The Amelioration of Uncertainty

The Definition of a Frequentist

The illustrious Dr. Mayo recently reminded me of Larry Wasserman’s take on what is a Frequentist. In Larry’s words:

[Nate Silver] “One of the most important tests of a forecast — I would argue that it is the single most important one — is called calibration. Out of all the times you said there was a 40 percent chance of rain, how often did rain actually occur? If over the long run, it really did rain about 40 percent of the time, that means your forecasts were well calibrated.”

[Wasserman] It does not get much more frequentist than that. And if using Bayes’ theorem helps you achieve long run frequency calibration, great. If it didn’t, I have no doubt he would have used something else.

Well I have major doubts; especially since non-calibrated forecasts are often far superior to calibrated ones.

Let’s take a look at some 10 day rain forecasts. Suppose over the next 10 days we have five days of rain and five of sunshine. So the actual weather is:

    equation

Now a Frequentist produces a forecast:

    equation

This is indeed calibrated the way Wasserman would like. If you look at those days when equation they had rain 40% of the time. For those which had equation they had rain 60% of the time.

Now here’s my Bayesian forecast:

    equation

Well this isn’t calibrated at all and a Frequentist would say I better adopt Frequentist principles or risk looking the fool.

But if we used these two distributions to predict the weather, we’d naturally go with the rule “predict rain on days when the odds favor rain”. In this case the Frequentist would get 50% of the predictions wrong while the Bayesian would get 100% of the predictions right!

So I propose the following definition of a Frequentist:

A Frequentist is someone who can’t wrap their brain around the fact that equation is predicatively better than equation even though the latter satisfies Pr(rain) = “frequency of rain” while the former violates it completely.

This isn’t a minor point either. As I tried to explain here (but no one seems to have understood) everyone in Finance is trying to find calibrated distributions like equation to predict stock prices. What they should be striving for is equation. If you succeed you’ll make a lot more money.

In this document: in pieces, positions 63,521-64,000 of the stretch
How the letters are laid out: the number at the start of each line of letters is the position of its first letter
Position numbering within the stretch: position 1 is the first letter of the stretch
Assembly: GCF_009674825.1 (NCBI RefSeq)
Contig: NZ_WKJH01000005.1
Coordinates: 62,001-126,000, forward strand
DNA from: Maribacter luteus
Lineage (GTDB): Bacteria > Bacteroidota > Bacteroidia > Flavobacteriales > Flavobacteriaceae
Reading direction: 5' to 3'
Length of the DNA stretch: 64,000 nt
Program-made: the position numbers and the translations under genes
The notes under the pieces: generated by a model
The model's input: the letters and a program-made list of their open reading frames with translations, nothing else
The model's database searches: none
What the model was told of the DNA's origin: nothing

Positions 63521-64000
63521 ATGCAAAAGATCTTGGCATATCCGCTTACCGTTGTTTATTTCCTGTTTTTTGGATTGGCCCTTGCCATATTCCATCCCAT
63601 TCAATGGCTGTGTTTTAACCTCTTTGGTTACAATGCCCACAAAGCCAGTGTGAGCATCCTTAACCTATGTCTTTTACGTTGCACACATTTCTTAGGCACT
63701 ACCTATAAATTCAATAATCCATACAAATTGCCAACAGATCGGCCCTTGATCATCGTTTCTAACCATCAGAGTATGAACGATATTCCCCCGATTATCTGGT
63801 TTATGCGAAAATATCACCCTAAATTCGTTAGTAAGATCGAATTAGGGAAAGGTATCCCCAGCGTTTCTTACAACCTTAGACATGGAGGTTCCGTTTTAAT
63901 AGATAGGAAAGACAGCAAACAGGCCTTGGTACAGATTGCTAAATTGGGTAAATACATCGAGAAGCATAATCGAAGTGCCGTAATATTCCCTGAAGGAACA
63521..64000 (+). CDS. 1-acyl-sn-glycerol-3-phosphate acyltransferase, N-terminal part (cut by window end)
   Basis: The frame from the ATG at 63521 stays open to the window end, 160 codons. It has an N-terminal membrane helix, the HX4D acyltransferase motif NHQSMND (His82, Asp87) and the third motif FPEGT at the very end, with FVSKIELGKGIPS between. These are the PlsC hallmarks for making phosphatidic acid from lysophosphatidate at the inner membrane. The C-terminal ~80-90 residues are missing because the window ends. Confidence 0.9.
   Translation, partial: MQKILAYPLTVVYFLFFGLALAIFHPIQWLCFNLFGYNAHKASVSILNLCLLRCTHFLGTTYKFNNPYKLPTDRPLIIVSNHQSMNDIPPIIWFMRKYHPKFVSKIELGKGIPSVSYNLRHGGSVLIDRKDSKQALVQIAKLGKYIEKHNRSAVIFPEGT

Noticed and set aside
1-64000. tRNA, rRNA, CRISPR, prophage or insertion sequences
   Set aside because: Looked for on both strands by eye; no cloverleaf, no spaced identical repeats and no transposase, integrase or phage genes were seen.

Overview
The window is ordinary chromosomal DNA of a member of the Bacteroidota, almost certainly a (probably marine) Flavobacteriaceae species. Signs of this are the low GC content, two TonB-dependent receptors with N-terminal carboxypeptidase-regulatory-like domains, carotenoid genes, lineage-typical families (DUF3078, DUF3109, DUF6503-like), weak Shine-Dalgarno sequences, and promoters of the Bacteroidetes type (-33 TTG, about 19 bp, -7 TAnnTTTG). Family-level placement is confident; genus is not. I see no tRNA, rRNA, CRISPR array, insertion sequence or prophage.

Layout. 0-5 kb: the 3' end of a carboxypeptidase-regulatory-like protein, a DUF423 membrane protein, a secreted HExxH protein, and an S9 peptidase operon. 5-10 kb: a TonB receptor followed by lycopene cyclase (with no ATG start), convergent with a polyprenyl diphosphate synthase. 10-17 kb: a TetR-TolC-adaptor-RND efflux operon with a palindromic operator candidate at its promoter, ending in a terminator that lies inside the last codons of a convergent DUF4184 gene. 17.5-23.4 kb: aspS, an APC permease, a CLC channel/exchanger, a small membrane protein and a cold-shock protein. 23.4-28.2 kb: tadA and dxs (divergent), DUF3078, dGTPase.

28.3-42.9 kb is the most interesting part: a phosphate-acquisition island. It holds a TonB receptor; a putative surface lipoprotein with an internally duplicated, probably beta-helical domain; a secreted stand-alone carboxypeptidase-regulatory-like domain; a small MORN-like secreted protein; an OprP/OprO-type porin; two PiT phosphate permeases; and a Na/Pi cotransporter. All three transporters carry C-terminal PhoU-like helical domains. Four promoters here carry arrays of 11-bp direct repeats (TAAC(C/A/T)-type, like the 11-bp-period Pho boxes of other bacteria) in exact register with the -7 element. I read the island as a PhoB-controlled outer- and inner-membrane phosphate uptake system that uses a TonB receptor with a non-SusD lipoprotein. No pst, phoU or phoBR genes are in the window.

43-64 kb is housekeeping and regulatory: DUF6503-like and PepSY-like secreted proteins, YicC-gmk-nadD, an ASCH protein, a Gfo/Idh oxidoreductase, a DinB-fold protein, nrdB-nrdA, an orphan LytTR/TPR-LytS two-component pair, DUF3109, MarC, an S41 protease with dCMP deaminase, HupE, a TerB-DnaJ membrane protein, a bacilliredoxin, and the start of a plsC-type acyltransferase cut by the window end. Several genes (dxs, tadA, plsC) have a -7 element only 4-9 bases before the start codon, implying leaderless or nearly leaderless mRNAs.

August 5, 2013
15 comments »
  • August 5, 2013konrad

    LOL, but the problem is you’re not calibrating on long run frequencies. You haven’t set up a sensible problem (we’re predicting known outcomes from no data), but given such a scenario and given that you’re calibrating only on these outcomes, the best solution is 1,1,1,1,1,0,0,0,0,0 – this gives perfect prediction _and_ perfect calibration.

  • August 5, 2013Joseph

    Just pretend P_F, P_B come from some models based on something or other and we don’t know the actual outcome ahead of time.

    In the long run the Sun goes super nova, so we’re only required to predict the weather for a finite number of days. For convenience I made n=10 and not n=1,825,000,000,000, but I could have chosen any n.

  • August 5, 2013Joseph

    Konrad,

    Incidentally it’s worth looking at the entropies involved. The relevant space is equation. The entropy assuming we know nothing about the sequence is equation. This is the max possible entropy.

    The Entropy for either equation or equation are identical and are equal to equation. This is not dramatically lower, indicating these distributions are not massively informative.

    A simple calculation using equation indicates these distributions, thought of as distributions on equation, have high probability manifolds which are about 80% the full space W. In other words, these distributions eliminate about 20% of the possible sequences.

    The reason why equation works better is because the true sequence is in a higher part of it’s high probability manifold than is the case for equation

    Your distribution mentioned at the end of your comment only has a single point in it’s high probability manifold. The entropy is equation which is as low as it can go.

  • August 5, 2013konrad

    I get your point that the actual outcome validates P_B as a better set of predictions (in this particular example). But if, for large n, P_B continues to give 100% prediction accuracy while predicting with only 60% certainty there is clearly something wrong – in the financial setting you’ll be making way less money than you could if you had a better calibrated model with the same predictive ability (or in the weather example, you might have gone to a lot of trouble carrying an umbrella on those 40% forecast days – unnecessary with better calibration). And even if obtaining better calibration is only possible by sacrificing some prediction accuracy, it’s probably worth it.